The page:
How Blockchain can be used in the Insurance Industry

Lukas O'Neill

Lukas O'Neill

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Insurance is, by definition, a system that protects an individual, an association or a company against the financial and economic consequences associated with the occurrence of a particular risk issued by a random event. And it is the entire community of insured persons who assumes responsibility for the damages suffered by its members affected by the risk, insurance is a system of risk management based on the concept of solidarity.

But this industry still presents some failures:

  • Because of the legal language used, insurance contracts are typically complex and difficult to understand by costumers.
  • The industry is facing a growing threat from fraud whether from individuals or more serious organizations.
  • The “crash for cash” scams are costing the insurance industry more than $40 Billion every year only in the US.
Almost three quarters of insurance leaders surveyed consider that insurance would be the most disrupted industry.

Is Blockchain the solution to minimize these threats?

Did you know that over $1 billion were invested in blockchain companies since the technology’s creation in 2009? Here’s why:

  • Risk Prevention and Fraud Detection: The blockchain has the potential to eradicate errors and detect fraud activities, insurers could identify duplicate transactions or those involving suspicious parties, the authenticity of customers can be verified.
  • Claims Prevention: According to the FBI, an estimated 5 to 10 percent of all claims are fraudulent. The blockchain is essential to establishing an effective, transparent and client model on higher levels of trust. A distributed ledger allow the insurer and various third parties an easy and instantaneous access to relevant informations (application forms, evidences, police reports, etc.).
  • Internet of Things (IoT): As more devices and objects are connected to the IoT, the amount of data that will be created and collected will increase significantly. This data will be hugely valuable to insurers as they look to develop more accurate actuarial models or new products/services.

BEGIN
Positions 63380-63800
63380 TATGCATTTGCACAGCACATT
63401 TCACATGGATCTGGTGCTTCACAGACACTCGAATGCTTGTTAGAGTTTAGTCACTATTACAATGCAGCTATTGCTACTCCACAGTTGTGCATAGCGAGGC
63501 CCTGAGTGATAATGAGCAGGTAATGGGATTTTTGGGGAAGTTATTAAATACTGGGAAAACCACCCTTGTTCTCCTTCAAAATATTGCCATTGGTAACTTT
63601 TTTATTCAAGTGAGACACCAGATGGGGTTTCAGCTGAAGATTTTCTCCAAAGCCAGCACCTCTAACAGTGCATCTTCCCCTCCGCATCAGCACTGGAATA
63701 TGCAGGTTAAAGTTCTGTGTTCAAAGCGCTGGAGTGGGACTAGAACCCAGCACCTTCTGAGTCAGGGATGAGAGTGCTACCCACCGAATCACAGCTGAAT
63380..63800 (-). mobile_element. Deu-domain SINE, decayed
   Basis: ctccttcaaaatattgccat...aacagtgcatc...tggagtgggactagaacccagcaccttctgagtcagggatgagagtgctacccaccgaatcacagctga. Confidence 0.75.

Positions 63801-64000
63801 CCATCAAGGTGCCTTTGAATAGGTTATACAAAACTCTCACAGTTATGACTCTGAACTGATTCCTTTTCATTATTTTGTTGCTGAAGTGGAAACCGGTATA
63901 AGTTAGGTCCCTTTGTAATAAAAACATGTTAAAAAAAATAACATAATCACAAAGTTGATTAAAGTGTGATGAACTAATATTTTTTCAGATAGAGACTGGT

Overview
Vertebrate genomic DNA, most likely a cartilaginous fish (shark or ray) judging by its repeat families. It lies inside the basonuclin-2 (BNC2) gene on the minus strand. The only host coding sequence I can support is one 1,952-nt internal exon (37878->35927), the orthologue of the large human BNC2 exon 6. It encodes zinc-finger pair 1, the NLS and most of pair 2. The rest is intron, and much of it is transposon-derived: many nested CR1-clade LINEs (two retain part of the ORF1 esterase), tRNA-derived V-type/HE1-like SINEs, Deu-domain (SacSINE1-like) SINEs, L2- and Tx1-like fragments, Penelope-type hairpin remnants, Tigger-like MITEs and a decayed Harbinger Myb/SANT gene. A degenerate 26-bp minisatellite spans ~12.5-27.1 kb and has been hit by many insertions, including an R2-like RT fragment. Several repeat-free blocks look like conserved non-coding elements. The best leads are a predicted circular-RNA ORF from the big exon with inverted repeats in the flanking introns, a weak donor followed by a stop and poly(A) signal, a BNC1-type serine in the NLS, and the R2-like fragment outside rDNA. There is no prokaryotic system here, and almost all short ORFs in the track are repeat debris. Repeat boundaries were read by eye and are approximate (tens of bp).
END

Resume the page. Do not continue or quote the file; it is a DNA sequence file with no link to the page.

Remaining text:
• New Payment Models: Global insurers are developing alliances and exploring new payment business models and “bitcoin technologies” to achieve capital efficiencies through single global ledgers. Global insurers can use blockchain to cut asset management costs by reducing the hedging fees they pay to protect themselves.
As customers increasingly expect a personalised value proposition, blockchain could be THE solution, with more reliable and secure data available faster, cheaper whilst reducing risk and fraud.

But how to adopt this Blockchain Technology at the beginning?

Internal security of customer’s data and internal claims processing with smart contracts are two convincing axes for initiation. By selecting projects with limited scope to fill in the company’s short-term internal shortcomings, you position your organization in a minimal and non highly significant risk-taking actions.
Blockchain is a technology ready for exploration by insurers. But its exploitation is still
a long way off. This is because blockchain is functioning as a distributed system and,
thus, its value mostly depends on collaboration with competitors, suppliers, etc.
Blockchain is an IT investment with a perspective of presumably five years until full realization
of benefits.

Interested in PassKit’s Blockchain As A Service?

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